April 3rd, 2008
Last week I blogged about an editorial in the Journal of American Psychiatry that argued that ‘excessive’ internet usage, gaming and texting were a problem that might require inclusion within the forthcoming DSM-V.
While I appreciate some people may have problems that new technologies exacerbate, my concern with this editorial was the idea of conceptualising and measuring problematic or excessive usage of the internet, games or text – and that practitioners may be keen to slap on a diagnosis rather than accounting for distress caused – or looking at wider social factors.
Predictably the media responded to the editorial as though we were already gripped by an epidemic of internet, text and gaming addiction. But it was Cory Silverberg who spotted the real story here. Which is this. The author of the editorial in the Journal of American Psychiatry may have an opinion they want to share, but they also co-founder and president of SMARTguard – a technology that limits computer access.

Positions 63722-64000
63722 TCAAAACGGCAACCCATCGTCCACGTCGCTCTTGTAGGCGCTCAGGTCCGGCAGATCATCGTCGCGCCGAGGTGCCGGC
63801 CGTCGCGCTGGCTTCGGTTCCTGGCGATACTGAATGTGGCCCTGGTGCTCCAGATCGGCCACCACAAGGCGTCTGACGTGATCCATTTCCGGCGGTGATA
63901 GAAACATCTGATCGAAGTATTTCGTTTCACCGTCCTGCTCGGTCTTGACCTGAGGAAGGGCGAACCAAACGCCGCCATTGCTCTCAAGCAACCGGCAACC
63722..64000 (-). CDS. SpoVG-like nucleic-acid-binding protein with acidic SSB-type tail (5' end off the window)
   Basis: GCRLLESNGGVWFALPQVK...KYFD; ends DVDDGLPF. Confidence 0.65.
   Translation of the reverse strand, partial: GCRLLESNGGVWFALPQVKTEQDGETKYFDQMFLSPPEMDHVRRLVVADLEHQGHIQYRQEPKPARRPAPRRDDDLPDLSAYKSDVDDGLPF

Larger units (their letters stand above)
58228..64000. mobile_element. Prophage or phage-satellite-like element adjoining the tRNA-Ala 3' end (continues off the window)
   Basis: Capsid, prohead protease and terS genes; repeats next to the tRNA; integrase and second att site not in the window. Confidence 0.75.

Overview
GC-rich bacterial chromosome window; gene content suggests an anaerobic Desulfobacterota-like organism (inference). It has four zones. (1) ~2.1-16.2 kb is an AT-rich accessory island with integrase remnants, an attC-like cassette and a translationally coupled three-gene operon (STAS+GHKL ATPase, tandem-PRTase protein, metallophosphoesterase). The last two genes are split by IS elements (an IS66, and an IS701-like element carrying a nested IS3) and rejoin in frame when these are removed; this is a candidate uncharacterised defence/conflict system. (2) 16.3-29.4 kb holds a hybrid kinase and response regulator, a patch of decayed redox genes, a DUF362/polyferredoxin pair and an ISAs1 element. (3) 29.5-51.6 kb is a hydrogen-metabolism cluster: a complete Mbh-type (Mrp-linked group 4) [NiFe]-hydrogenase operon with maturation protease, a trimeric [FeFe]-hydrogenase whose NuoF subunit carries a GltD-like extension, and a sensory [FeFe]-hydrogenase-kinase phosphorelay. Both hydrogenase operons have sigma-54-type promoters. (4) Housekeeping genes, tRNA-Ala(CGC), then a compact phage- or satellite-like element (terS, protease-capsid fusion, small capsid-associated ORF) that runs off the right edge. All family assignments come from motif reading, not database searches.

Now there’s nothing wrong with having a commercial interest outside of your professional practice, and this potential conflict of interest was declared in the journal. However, this was not made particularly clear by the journal – and it was pretty apparent that journalists covering the story clearly hadn’t read the editorial (that was freely available online).
It’s not just a case of the media missing the news, it’s the problem that we were all led to believe that we’re becoming internet addicts, which may be easier to believe if there was no likelihood people might benefit commercially from making our worries over internet usage into a medical condition.Tweet